Why Are Labor Unions Afraid of HSAs?

John McCain HeadshotI know this is an election year.  The political nonsense is everywhere.

Here is yet another article full of unsubstantiated threats:

McCain endorses health care rip-off

The AFL-CIO’s criticism of the position McCain took on State Children’s Health Insurance Program (SCHIP) is interesting.  SCHIP is supposed to provide additional government funded (Medicaid) health insurance for the poor, right?

Then how come the definition of “poor” could be up to $62,000 of annual household income?  This would have required already short state budgets to fund Medicaid well into middle-income earning families.  It would have also ended up moving a tremendous number of privately insured children into Medicaid.  “Why pay for it if the state offers it for free?”  Most states couldn’t afford to match the federal funding requirement in the SCHIP bill anyway.  I can’t blame McCain for voting against it.  That was bad legislation.

This is the part of the Peoples Weekly World article that I need someone to explain to me…

How can AFL-CIO Political Action Director Karen Ackerman claim, “that employers would use these individual medical savings accounts as an excuse to dump health care plans workers fought for decades to win..”?

You can’t have an HSA without being covered by a health insurance plan!

I know of many people that thought they had good health insurance because their deductible was low.  The insurance deductible is only part of the “out-of-pocket” equation. There are actually three moving parts, the deductible, co-insurance (the 80/20 part) and, of course, co-pays.  Most health insurance policies don’t count co-pays towards the “out-of-pocket maximum”.  If there is a cancer or serious heart issue or organ transplant you can plan on paying thousands of dollars in co-pays in excess of your “out-of-pocket maximum” deductible and co-insurance.  These co-pay plans shouldn’t be able to use the words “out-of-pocket maximum”.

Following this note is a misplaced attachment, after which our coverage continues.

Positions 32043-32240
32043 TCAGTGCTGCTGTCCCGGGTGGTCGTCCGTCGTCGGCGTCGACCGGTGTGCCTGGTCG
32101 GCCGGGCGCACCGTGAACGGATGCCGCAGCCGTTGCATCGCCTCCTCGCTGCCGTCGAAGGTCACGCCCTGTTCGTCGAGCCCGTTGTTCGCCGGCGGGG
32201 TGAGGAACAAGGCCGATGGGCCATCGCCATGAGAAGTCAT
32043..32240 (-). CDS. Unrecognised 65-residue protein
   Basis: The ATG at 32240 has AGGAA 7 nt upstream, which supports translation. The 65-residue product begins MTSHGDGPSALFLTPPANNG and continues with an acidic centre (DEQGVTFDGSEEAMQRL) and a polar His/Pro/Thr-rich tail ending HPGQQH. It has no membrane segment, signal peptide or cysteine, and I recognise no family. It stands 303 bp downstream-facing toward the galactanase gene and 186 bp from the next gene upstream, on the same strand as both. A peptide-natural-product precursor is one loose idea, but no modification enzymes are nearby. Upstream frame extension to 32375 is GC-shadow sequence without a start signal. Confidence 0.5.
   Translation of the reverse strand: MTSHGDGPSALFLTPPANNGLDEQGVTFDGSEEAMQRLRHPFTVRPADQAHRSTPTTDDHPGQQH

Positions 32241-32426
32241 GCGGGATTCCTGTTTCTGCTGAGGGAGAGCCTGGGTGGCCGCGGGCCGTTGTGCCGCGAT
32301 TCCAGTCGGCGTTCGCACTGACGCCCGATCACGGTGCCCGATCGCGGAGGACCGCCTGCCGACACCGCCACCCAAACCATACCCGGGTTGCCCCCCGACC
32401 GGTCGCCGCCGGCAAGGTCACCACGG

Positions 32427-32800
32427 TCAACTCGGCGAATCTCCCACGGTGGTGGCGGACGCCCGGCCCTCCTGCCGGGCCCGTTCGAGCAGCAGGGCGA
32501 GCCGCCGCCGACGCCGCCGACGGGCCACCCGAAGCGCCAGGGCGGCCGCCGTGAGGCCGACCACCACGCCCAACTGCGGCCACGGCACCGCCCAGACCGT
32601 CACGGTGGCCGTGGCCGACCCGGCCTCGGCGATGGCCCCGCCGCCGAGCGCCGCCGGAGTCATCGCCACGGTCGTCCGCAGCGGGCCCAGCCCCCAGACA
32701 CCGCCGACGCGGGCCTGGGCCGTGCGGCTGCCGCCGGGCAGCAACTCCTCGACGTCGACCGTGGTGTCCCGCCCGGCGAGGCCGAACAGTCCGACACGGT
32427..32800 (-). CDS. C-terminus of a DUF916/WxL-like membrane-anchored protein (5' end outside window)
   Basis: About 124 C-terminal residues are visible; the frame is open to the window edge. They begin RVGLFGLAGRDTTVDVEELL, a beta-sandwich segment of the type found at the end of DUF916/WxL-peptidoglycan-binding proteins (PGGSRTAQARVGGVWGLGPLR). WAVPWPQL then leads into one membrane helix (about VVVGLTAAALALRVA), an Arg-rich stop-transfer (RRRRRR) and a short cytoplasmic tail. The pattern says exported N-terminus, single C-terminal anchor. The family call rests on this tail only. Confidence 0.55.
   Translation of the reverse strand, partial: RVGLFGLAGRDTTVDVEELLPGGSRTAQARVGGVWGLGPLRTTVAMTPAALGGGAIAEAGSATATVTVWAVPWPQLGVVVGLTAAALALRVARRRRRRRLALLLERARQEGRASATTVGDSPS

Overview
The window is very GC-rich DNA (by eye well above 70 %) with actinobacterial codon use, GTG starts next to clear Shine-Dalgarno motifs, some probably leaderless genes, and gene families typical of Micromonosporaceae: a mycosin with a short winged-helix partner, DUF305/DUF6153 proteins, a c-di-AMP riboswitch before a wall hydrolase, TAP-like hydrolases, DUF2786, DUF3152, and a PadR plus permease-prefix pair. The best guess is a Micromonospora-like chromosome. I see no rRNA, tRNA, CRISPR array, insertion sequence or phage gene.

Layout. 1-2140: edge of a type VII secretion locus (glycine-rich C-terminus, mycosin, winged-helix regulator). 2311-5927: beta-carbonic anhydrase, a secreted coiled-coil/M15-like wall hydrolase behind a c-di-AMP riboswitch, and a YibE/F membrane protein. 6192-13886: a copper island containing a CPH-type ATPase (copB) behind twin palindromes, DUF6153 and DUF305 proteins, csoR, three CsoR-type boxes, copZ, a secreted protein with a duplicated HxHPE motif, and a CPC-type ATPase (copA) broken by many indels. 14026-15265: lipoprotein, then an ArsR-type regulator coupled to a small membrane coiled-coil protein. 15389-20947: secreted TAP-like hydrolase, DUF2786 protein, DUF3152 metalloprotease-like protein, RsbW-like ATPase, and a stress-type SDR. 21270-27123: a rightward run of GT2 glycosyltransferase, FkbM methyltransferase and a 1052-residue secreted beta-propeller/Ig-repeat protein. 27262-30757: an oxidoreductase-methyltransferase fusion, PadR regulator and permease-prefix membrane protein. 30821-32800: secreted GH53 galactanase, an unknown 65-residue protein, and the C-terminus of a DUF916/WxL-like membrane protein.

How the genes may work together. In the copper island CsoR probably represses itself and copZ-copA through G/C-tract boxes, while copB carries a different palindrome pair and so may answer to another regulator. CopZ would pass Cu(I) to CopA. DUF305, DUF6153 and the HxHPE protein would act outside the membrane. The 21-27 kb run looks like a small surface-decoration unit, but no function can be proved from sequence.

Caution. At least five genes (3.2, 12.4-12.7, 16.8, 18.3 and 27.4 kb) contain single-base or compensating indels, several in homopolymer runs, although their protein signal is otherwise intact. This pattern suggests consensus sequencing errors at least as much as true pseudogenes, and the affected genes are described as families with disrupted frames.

My last blog, “Do Co-Pays Really Make Sense???” speaks on this issue further.  HSA qualified health insurance plans when implemented properly offer both healthy people and high utilizers excellent value.

Have any of you Union employees been unfortunate to have suffered through a life threatening incident such as cancer or an organ transplant?  How much total medical expenses did you have to pay including all co-pays.  Would you rather have had an insurance plan like the City of Iola, KS (way to go Judy!)?  They have a $1500 deductible 100% comprehensive major medical health insurance plan that saves the city enough premiums to fund each employee with $700 per year into their HSA.  Do the math: $1500 – $700 = TERRIFIC HEALTH INSURANCE PLAN!

And for the employees that don’t spend their $700 HSA, they keep it!

Go to Blue Cross, Coventry, Aetna, Cigna, Humana, United Health Care, or any other health insurance company and tell them you want to purchase a health insurance plan that has a total out-of-pocket risk in any calendar year of $800 including all inpatient, outpatient, testing, prescription drugs, EVERYTHING!

You can’t buy a better health insurance plan than a properly designed and funded HSA plan.

So why do HSAs seem to upset Labor Unions?  I fail to believe it has anything to do with the HSA itself.  It has to be politically motivated, because financially, HSAs make sense.

General Motors and Ford spend more money on health insurance per car than they spend on steel.  This huge expense has allowed Toyota to surpass GM as the largest auto manufacturer in the world.  GM had owned that spot for 75 years.  Unfortunately trying to hang on to old inefficient health insurance plans will keep GM out of the top spot.  Labor Unions need better quality health care that costs less.

Hey GM, CALL ME!!

Car Signage - Finally Health Insurance that makes $en$e

The HSA GUY… Scott Borden

2010 UPDATE:  Hoosiers and Health Savings Accounts article in WSJ talks about the results of HSAs in Indiana:

“The state is saving, too. In a time of severe budgetary stress, Indiana will save at least $20 million in 2010 because of our high HSA enrollment. Mercer calculates the state’s total costs are being reduced by 11% solely due to the HSA option.”